Total Cost management

Total cost management encompasses strategy as well as operations, covers all functions, spans different dimensions, and subsumes everything and everywhere. Total cost management seeks to:

1. Design a product that can be manufactured at a low cost
2. Eliminate wastes and delays in the manufacturing process
3. Direct resources at simplifying the customers offering to precisely what the customers wants
4. Ensure that the right person is employed for the right job
5. Derive the greatest mileage from marketing ad advertising expenditure.
6. Minimize organizational overhead expenses.

The four ingredients of a system of total cost management are: total cost consciousness, total cost measurement, total cost responsibility and total cost improvement.

The need to manage costs across the entire organization in a holistic manner was perhaps first realized by Japanese Corporations keen on storming the US and European markets with unbelievably low priced products. Indeed, Japan’s economic resurgence the 1970s was driven by its ability to manufacture high quality products at low cost, costs that were far lower than those of their Western counterparts. To achieve cost leadership, Japanese firms employed techniques like Kaizen, Kanban, and Just-in-Time.

For many years, cost management was not an important concern for corporate India. A sheltered economy, a cost plus pricing environment, limited competition, and absence of consumer power led to a neglect of cost management. The situation, however, has changed dramatically from themed 1990s and the need to manage total cost has been driven home powerfully for corporate India, thanks to heightened competition, both domestic and global, sluggish industrial growth, substantial addition to manufacturing capacities, and acute price sensitivity of Indian consumers. In this environment, cost management has become critical to corporate success. A BT-Gallup MBA survey conducted in 1998 revealed that the top one year priority of corporate Indian was to reduce costs.

An organization committed to total cost management should pay heed to the following guidelines of total cost management.

Understand Your Cost Drivers:

Daniel Riley, cost management guru, divides cost drivers into two categories: structural and exceptional. Structural drivers emanate from strategic choices relating to the scale of operation (the volume the company produces and sells), the scope of operation that is the degree of vertical integration, the technologies employed by the firm, and the complexity by the firm, and the complexity of its offerings (the variety in products and services). The executioner drivers relate to how well a company does and what it does. The key factors here are workforce involvement, total quality management, capacity utilization, plant layout efficiency, product configuration and value chain linkages.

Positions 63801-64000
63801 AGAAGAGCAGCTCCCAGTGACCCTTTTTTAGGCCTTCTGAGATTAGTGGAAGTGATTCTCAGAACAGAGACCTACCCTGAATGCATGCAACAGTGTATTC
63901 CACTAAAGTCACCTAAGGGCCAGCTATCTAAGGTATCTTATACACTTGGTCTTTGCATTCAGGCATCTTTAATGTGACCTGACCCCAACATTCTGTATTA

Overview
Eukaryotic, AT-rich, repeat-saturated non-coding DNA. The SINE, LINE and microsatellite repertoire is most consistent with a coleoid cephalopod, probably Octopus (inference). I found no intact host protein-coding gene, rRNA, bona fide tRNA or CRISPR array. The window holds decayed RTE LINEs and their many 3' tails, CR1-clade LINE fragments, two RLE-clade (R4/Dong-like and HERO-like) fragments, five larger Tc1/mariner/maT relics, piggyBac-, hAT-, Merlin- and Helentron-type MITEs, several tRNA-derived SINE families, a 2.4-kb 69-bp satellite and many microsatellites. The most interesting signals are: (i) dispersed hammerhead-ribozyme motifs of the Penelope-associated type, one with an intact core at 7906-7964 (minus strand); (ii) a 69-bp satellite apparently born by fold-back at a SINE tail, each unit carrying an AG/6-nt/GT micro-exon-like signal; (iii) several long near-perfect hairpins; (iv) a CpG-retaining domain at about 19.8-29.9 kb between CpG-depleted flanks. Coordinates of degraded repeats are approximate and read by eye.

Focus on the Entire Value Chain:

A cost leadership strategy must focus on the entire value chain, not just the segments in which the firm is involved. In collaboration with its suppliers and customers, the firm should work toward cost savings in upstream as well as downstream activities. A firm’s competitive edge critically depends on its ability to manage its entire value chain relative to that of its rivals.

Marry Total Cost Management to Business Process Reengineering (BPR):

BPR is the fundamental rethinking and radical of business to achieve dramatic improvements in contemporary measures of performance such as cost, quality, service and speed. BPR is a logically of total cost management. The basic change demanded by the latter is provided by the former.

Do It right the first Time and every time as Total Quality management demands. The very essence of Total Quality Management is the process of getting it right the first time and every time, be designing a quality chain that uses the customer’s needs to produce exactly what he needs, at a price that he is willing to pay, and in a way that enables the company to do this without rejection, rework and redundancy. You do it right the first time, the cost of poor quality, reflected in the cost of inspection, scrap, rework, and customer dissatisfaction will almost disappear.